The second Major means for his civilian counterparts to reverse the sinking drill before it can snap the bit, but rather than the bit breaking the entire drill shaft begins to bend and warp from the pressure it is encountering underground. The drill bit gives before the shaft, and when it snaps the ground rumbles with such force to tip the tri-pod over. Major Avado dives forward and yanks the broken bit from the ground with his bare hands. The jagged metal instantly shreds his gloves, slashing at the tender flesh of his hands and smearing his blood all over the broken bit and the ground he frees it from. Three of the civilians struggle to get the tri-pod back in place, while the forth, Clark, assists Major Bollock in removing the first ground missile from the crate. The two CDC officials accompanying them stare at the unfolding scene through their clear faceplates but make no effort to help.

Major Avado bellows as he tosses the broken drill tip away and helps the three men get the tri-pod back into position. The second it is in place Major Bollock and Clark fit the missile into the top of the tri-pod’s secondary shaft even as it slams down into the beginnings of the hole the drill made.  

“Sink it!” Major Bollock yells.

His order is instantly followed, and the missile is shot into the ground to detonate. The hillside heaves and rumbles, the men all swaying to catch their balance even as Major Bollock screams, “Sink another!”


The time has come. The new eyes, the human eyes, open.

The ground next to her exploded, the giant burrowed grasshopper taking the brunt of the explosion and sparing her to spread the Pulse to the other humans. The humans have machines to find the grasshoppers with their body heat, but the human is cold and dead. The Pulse reads the remnants of decaying thought, and it knows her name was Elizabeth and she died full of sorrow. Her brain is almost too destroyed for the Pulse to control, but the cosmic parasite has its filthy soiled tendrils twitching to hold it all together. The Pulse might not be able to control her flailing limbs once she is free of her earthen tomb, but it can control her snapping mouth. It doesn’t have to last long, just long enough to pass the Pulse on to another human. From there begins the great feasting, the Pulse will taste the flesh as they taste the flesh but only the Pulse will consume the souls.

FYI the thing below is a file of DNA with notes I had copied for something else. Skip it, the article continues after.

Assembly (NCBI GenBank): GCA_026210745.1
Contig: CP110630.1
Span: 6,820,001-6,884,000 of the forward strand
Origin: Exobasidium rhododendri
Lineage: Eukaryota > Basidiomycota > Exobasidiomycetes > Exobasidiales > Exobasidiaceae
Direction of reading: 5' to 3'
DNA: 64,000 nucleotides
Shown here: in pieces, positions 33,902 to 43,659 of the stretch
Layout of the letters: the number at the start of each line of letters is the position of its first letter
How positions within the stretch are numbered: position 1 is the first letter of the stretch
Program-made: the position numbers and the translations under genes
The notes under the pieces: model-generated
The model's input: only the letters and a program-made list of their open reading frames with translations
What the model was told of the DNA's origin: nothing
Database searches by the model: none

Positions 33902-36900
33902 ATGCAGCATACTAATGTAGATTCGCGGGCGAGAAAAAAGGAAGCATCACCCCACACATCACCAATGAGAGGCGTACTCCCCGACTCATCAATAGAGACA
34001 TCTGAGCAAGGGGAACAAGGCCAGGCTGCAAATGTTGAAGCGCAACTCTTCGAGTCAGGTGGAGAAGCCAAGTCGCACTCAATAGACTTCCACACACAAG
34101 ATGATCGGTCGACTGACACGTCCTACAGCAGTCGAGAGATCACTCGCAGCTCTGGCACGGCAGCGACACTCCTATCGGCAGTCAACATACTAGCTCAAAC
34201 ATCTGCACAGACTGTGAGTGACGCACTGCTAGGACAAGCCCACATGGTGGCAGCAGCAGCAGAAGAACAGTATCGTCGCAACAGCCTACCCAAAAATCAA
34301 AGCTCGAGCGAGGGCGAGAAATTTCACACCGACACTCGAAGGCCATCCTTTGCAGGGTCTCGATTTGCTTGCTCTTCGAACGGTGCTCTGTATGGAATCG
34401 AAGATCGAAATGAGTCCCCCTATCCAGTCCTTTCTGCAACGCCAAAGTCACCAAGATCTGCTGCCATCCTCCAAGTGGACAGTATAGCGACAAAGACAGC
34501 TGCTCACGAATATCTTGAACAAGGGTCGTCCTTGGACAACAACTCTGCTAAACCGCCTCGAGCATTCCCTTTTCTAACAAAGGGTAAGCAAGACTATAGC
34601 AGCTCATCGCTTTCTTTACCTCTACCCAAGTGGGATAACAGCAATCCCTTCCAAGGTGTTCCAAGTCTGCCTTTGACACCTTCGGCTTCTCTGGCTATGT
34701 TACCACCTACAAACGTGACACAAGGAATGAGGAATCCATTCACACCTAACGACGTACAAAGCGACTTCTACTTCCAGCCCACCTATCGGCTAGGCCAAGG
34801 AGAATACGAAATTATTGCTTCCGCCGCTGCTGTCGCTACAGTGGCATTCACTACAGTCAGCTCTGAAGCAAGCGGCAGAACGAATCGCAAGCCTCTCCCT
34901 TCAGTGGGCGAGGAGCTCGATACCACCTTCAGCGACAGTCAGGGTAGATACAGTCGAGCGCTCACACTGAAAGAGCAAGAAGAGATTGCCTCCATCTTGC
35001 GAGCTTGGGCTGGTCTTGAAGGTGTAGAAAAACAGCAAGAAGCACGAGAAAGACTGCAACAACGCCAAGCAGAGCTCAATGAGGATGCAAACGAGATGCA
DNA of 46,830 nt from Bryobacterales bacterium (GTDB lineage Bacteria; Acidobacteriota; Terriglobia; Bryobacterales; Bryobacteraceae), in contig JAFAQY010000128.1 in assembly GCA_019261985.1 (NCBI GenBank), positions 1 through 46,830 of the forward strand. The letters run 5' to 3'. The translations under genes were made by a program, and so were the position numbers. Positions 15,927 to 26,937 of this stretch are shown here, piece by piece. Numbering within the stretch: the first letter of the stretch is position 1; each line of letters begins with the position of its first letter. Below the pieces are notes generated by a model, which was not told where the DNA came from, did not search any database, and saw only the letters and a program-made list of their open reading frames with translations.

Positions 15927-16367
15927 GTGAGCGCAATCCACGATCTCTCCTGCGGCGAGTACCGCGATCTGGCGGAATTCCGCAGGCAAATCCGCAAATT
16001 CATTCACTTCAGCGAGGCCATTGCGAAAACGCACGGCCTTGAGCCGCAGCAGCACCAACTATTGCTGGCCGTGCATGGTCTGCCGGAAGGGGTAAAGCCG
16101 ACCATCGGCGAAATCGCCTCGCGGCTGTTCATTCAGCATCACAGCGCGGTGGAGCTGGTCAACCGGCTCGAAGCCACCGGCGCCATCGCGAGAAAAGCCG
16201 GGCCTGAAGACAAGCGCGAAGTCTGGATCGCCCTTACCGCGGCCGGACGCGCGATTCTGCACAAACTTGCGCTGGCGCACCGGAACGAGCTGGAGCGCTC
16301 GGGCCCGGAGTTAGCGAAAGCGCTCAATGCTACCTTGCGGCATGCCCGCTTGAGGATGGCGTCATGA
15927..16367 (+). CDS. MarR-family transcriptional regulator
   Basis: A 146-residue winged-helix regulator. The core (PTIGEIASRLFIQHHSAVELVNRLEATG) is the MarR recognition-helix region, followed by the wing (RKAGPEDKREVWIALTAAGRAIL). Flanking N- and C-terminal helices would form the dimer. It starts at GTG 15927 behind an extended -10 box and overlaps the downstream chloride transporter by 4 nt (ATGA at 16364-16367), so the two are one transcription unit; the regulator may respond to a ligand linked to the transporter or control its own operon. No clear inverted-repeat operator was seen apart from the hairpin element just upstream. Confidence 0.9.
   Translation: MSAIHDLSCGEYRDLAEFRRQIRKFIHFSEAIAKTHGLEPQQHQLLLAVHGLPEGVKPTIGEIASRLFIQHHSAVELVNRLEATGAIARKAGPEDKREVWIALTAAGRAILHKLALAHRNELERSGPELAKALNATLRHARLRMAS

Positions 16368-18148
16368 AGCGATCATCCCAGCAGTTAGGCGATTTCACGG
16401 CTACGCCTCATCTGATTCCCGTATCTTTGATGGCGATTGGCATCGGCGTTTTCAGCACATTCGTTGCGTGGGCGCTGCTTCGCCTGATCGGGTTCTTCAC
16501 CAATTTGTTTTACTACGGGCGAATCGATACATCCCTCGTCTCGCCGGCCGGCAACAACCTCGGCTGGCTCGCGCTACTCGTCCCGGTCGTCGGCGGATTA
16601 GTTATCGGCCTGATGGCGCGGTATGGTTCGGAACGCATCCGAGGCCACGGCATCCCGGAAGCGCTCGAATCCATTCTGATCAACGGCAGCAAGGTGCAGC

The dirt shifts. Rainbow eyes shine. The new season begins.


Before Major Bollock’s squad can fire the second missile the ground below then sinks and rolls, uprooting and tipping several hundred foot pine trees surrounding them and tossing them into chaos. Without warning Clark’s heavyset form sinks waist deep into the fractured ground so quickly none of the others have time to react before he is screaming at the top of his lungs. The three men struggling to hold the tri-pod steady abandon their post to help their trapped friend. The two CDC officials remain shock-faced and still. Major Avado, left alone to balance the heavy metal tri-pod yells over his shoulder at them as the tri-pod thrashes in his straining arms.

“This shell is live, you assholes!”

As if to punctuate his statement the tri-pod’s shaft warps until it detonates the missile stuck halfway down it. Major Avado’s legs disappear in a cloud of blood and dirt that sears away most of his facial features as it chokes the camp. The civilian nearest Avado suffers the same fate, his death quick and bright as the explosion consumes him.

The explosion allows the other two men to tug a babbling, gagging Clark from the ground. They drag him several feet away, and both have to hold down vomit when they see the severe jagged wound bisecting Clark’s meaty thigh. Finally one of the CDC officials unfreezes as his training kicks in and he dashes forward to stem the flow of blood drenching the ground under Clark.

“Hey!” Major Bollock yells over the rumble of earth and panicked screams around him.

All eyes turn to him, each set bloodshot with fear. “We need to sink another.”

The two civilians remaining shake their heads at him, silently begging not to. Next to them, the CDC official gives up on applying pressure to Clark’s wound as the flow goes weak and thin. He looks up and shakes his head sadly at Major Bollock though Clark’s friends don’t see the gesture.